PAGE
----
Many college students who self-injure report starting the behaviors as they were transitioning from high school to college, a stressful time for many young people, Muehlenkamp said, noting that college students’ same-age peers who are not going to college have an even greater risk for suicide.

“So college can provide some protections for young adults, but we still have a long way to go,” Muehlenkamp said.

The findings from the new research will be especially of value to clinicians who work directly with people who self-injure, Muehlenkamp said.

“If they know that certain changes may signal that their suicidal risk is increasing, they can catch that shift in behavior more easily and sooner,” Muehlenkamp said, noting that often changes in a client’s thinking or behavior is so subtle that it can be hard to detect if a clinician isn’t looking for it specifically. “If we can tell them that these two things are the strongest predictors of increased risk, that is something they will find very helpful.”

Her newest research advances Muehlenkamp’s extensive and ongoing work in the area of self-injury and suicide prevention.

“My work really is a study of hope,” Muehlenkamp said. “It’s a study of how people can overcome their struggles and triumph. We need to find ways to help get people through the dark places. This research does that by giving more resources to mental health providers, school counselors and others who work directly with young people who are struggling.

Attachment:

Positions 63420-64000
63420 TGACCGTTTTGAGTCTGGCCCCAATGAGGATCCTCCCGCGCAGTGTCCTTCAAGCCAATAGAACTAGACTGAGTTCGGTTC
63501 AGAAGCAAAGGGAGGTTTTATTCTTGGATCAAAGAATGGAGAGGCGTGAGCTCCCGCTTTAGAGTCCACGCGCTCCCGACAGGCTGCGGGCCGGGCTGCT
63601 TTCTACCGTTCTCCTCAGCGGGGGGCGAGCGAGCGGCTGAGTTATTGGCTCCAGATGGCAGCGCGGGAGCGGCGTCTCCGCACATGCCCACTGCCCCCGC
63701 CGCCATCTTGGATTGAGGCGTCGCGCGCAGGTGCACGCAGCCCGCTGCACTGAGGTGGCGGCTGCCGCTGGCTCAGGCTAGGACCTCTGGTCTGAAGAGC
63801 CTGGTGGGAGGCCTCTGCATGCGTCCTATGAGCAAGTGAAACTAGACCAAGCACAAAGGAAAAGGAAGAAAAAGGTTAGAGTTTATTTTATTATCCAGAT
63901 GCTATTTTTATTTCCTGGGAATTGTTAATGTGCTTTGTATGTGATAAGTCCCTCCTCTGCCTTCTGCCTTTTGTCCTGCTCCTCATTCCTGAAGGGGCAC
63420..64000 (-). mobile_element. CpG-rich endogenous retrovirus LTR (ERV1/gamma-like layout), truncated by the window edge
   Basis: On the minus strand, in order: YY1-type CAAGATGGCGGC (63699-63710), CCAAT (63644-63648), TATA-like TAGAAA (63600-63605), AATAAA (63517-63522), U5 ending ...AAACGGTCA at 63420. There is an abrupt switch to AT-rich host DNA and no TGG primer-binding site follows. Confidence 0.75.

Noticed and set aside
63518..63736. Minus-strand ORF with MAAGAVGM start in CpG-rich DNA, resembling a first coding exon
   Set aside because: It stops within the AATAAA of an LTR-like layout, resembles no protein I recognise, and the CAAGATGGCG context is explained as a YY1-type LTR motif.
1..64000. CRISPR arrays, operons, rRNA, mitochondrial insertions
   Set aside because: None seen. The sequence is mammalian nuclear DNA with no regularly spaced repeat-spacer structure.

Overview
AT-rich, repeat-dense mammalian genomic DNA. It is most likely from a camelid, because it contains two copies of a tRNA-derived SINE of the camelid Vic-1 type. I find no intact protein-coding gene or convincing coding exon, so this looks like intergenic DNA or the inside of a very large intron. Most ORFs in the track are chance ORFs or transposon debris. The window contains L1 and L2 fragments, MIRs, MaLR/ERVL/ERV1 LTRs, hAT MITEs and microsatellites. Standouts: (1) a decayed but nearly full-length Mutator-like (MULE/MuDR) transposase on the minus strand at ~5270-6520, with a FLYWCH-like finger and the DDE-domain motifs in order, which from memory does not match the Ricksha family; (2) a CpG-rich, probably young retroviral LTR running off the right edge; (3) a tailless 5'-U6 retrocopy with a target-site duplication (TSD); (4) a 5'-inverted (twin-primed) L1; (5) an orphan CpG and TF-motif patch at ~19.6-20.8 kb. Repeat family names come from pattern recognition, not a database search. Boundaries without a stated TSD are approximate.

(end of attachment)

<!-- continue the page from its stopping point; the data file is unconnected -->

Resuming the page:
“There is the scientific piece, but it’s also something that people in the real world can use to directly help their struggling clients. It’s pretty cool if we can make a difference in the lives of individuals while also adding to the conversation at a much larger level.”

Muehlenkamp specializes in understanding and preventing suicidal behavior and non-suicidal self-injury in youth, including college students. Much of her work is focused on the psychological and sociocultural factors that may increase, or reduce, a person’s vulnerability for engaging in NSSI and/or suicidal behavior.

Since joining UW-Eau Claire’s faculty, she has established the Suicide Prevention and Research Collaborative, an initiative that addresses mental health needs on campus through suicide prevention education, training programs, advocacy and informational resources.

"Suicide is a concern on college campuses," Muehlenkamp said, noting that approximately 1,100 students are lost to suicide each year across the nation. "Providing avenues to reduce the risk of suicide in college students motivates me and reaffirms my passion for the topic.”

For more information, contact Dr. Jennifer Muehlenkamp at or 715-836-4626.          

Photo caption: Dr. Jennifer Muehlenkamp, associate professor of psychology at UW-Eau Claire, is a national leader in the field of suicide prevention.